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I know that a Jacobian is a matrix holding all of the first-order derivatives for a vector-valued-function. What is the Jacobian of a neural network, though? What are the inputs and what are the outputs of the function to compute the derivative for?

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Classical approach for neural network is to take a batch of samples and calculate average gradient over these samples. For the Jacobian instead of calculating average gradient - you calculate gradient per each sample separately. At the end you end up with matrix that has N rows and M columns, where N is a number of sample propagated through the network and M is total number of parameter in the network. Every row in the Jacobian is the full gradient per individual input sample.

Important to say that computing Jacobian for Neural Network is inefficient in case if you deal with large number of input samples.

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A Jacobian is quite a general term indeed. Lets take this simple, single-hidden-layer network $$\hat{\boldsymbol{y}} = g(\mathbf{W}^{(1)} \cdot f(\mathbf{W}^{(0)} \cdot \boldsymbol{x} + \boldsymbol{b}^{(0)}) + \boldsymbol{b}^{(1)})$$ as an example.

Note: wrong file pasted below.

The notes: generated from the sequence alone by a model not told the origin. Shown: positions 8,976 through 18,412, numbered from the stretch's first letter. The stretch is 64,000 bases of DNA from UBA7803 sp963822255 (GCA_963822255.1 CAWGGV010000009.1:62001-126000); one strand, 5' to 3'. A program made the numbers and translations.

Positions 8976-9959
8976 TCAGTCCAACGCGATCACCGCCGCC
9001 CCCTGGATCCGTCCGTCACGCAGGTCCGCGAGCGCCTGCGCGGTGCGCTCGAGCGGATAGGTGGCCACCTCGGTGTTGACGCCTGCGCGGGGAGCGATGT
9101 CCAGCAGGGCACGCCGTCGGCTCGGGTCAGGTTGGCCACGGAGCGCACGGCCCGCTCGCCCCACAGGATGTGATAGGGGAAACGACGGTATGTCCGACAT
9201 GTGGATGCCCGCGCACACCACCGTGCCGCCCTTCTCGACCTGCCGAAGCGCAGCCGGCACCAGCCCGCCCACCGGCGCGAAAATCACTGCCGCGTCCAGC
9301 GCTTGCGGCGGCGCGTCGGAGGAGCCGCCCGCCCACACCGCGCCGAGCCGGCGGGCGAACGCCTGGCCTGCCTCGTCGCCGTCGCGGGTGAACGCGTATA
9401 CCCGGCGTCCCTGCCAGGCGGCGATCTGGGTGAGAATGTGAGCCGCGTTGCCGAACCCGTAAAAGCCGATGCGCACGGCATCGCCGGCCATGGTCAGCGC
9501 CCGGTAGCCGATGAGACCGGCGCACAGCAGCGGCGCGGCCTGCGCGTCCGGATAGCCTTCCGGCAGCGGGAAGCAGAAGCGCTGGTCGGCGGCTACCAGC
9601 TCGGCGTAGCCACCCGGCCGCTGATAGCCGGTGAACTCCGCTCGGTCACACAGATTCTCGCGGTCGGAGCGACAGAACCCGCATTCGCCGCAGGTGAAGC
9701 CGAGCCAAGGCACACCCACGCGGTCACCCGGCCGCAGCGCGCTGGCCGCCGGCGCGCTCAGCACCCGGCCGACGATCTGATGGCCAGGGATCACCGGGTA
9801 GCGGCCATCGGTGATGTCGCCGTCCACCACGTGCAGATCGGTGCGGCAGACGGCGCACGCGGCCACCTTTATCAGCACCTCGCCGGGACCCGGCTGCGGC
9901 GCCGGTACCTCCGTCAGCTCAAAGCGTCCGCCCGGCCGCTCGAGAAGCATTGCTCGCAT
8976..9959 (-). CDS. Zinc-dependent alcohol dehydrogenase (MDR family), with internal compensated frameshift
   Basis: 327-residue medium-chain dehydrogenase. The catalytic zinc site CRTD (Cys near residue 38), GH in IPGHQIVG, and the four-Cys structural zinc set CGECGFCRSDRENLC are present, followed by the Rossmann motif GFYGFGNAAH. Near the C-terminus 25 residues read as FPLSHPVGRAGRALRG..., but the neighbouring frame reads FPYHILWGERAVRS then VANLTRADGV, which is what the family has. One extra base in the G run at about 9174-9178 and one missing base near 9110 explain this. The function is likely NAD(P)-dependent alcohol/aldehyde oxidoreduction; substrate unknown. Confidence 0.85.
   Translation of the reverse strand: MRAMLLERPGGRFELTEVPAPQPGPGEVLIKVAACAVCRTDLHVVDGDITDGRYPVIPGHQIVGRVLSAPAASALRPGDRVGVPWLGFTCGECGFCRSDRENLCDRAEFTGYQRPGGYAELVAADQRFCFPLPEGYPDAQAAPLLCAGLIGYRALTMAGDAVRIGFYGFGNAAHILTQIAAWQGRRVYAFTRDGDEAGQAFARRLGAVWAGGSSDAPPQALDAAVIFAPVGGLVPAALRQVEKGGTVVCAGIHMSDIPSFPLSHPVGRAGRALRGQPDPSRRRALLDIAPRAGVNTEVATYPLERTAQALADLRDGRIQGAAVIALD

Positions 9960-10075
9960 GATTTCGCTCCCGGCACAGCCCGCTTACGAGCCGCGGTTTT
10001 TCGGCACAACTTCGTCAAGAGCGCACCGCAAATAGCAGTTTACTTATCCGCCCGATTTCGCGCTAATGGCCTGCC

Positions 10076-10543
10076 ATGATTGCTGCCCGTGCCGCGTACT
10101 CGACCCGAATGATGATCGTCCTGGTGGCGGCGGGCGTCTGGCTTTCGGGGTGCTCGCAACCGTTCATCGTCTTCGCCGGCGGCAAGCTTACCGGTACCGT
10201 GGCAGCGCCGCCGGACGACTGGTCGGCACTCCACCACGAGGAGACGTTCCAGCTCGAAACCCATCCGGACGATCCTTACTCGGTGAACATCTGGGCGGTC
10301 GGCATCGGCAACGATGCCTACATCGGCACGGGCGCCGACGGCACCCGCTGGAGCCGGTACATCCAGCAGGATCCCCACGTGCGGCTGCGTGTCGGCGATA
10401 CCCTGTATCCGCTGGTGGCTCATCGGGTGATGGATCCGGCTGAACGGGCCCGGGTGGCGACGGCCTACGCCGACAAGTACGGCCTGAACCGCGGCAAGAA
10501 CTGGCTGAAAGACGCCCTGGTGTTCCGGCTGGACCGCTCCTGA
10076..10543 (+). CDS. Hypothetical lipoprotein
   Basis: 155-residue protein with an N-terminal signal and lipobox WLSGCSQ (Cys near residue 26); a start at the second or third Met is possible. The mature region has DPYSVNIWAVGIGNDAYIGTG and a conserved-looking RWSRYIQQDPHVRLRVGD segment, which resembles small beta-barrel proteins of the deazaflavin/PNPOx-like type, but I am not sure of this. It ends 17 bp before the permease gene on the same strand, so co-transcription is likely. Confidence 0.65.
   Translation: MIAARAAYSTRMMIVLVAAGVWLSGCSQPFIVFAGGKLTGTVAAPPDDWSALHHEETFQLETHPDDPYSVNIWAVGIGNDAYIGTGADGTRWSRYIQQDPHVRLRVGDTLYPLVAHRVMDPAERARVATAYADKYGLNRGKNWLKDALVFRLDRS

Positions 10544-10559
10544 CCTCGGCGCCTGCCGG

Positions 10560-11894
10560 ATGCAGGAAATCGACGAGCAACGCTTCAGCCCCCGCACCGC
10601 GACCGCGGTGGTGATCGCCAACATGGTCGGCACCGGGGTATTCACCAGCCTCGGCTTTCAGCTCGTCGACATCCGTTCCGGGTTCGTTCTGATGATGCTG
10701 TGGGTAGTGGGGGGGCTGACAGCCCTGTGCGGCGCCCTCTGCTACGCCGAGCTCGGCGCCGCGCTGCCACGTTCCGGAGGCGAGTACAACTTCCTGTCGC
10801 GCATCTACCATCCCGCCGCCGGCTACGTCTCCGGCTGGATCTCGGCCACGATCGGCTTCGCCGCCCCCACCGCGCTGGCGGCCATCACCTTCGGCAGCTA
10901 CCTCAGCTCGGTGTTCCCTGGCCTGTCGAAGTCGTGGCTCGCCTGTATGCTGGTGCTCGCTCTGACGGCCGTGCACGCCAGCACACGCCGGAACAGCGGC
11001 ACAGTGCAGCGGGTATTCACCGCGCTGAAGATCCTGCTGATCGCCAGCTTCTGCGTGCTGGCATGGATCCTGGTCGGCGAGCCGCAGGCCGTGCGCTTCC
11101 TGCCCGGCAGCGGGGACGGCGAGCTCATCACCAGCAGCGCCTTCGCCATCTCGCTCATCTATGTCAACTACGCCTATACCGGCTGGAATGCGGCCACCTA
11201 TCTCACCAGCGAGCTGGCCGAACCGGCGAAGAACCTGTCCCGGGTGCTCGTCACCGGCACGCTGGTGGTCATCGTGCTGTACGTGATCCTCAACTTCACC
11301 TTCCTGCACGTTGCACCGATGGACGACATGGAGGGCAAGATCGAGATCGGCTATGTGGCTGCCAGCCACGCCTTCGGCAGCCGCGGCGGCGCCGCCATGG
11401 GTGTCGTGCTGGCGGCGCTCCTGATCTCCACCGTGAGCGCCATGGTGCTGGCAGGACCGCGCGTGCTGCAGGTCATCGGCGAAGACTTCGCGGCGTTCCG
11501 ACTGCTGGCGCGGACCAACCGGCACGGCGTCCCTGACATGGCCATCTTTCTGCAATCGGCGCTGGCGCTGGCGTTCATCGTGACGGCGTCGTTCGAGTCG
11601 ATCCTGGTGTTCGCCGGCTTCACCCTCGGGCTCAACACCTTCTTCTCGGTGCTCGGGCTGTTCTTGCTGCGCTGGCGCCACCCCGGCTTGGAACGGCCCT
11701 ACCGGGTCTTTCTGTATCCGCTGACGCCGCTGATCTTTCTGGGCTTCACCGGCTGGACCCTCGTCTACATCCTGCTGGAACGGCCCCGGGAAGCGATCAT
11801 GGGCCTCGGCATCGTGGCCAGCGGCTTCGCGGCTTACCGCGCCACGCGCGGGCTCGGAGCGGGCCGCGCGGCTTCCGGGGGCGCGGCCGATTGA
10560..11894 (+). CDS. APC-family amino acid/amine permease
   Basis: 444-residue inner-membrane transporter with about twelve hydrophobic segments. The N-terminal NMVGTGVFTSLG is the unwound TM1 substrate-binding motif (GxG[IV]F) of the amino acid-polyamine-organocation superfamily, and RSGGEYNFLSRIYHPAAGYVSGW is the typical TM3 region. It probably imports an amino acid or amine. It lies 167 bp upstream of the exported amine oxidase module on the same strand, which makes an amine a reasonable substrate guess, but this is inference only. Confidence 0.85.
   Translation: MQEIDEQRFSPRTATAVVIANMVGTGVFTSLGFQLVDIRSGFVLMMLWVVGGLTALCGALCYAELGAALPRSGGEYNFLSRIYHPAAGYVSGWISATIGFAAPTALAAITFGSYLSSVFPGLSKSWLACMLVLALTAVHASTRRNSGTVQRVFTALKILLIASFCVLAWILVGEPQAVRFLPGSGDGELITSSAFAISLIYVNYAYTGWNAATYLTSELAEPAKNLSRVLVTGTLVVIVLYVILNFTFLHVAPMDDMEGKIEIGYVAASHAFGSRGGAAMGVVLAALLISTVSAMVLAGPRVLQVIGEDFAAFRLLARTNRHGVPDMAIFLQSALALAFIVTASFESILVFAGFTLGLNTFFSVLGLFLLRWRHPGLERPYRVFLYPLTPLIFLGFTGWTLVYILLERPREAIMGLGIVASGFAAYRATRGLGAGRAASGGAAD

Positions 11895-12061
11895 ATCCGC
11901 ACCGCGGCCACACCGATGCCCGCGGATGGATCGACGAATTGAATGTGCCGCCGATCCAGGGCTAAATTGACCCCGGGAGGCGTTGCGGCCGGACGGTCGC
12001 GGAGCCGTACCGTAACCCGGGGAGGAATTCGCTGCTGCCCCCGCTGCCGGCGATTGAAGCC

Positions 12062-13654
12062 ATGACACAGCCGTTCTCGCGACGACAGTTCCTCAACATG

When looking around online, I found most people (e.g. here or here) to refer to the weight updates, i.e. $$\frac{\partial \hat{y}}{\partial W^{(0)}_{ij}}, \frac{\partial \hat{y}}{\partial W^{(1)}_{ij}}, \frac{\partial \hat{y}}{\partial b^{(0)}_i}, \frac{\partial \hat{y}}{\partial b^{(1)}_i} $$

In my opinion, though, the Jacobian of a neural network should rather be the Jacobian of the function that is represented by the neural network, i.e. $$net : \mathbb{R}^m \to \mathbb{R}^n : \boldsymbol{x} \mapsto net(\boldsymbol{x}) = g(\mathbf{W}^{(1)} \cdot f(\mathbf{W}^{(0)} \cdot \boldsymbol{x} + \boldsymbol{b}^{(0)}) + \boldsymbol{b}^{(1)}),$$ where $m$ is the dimensionality of the input vectors (the number of features) and $n$ is the dimensionality of the output (the number of classes). The Jacobian of this network would then simply be $\mathbf{J} = \frac{\partial \hat{\boldsymbol{y}}}{\partial{\boldsymbol{x}}}$ with entries $J_{ij} = \frac{\partial \hat{y}_i}{\partial x_j}.$

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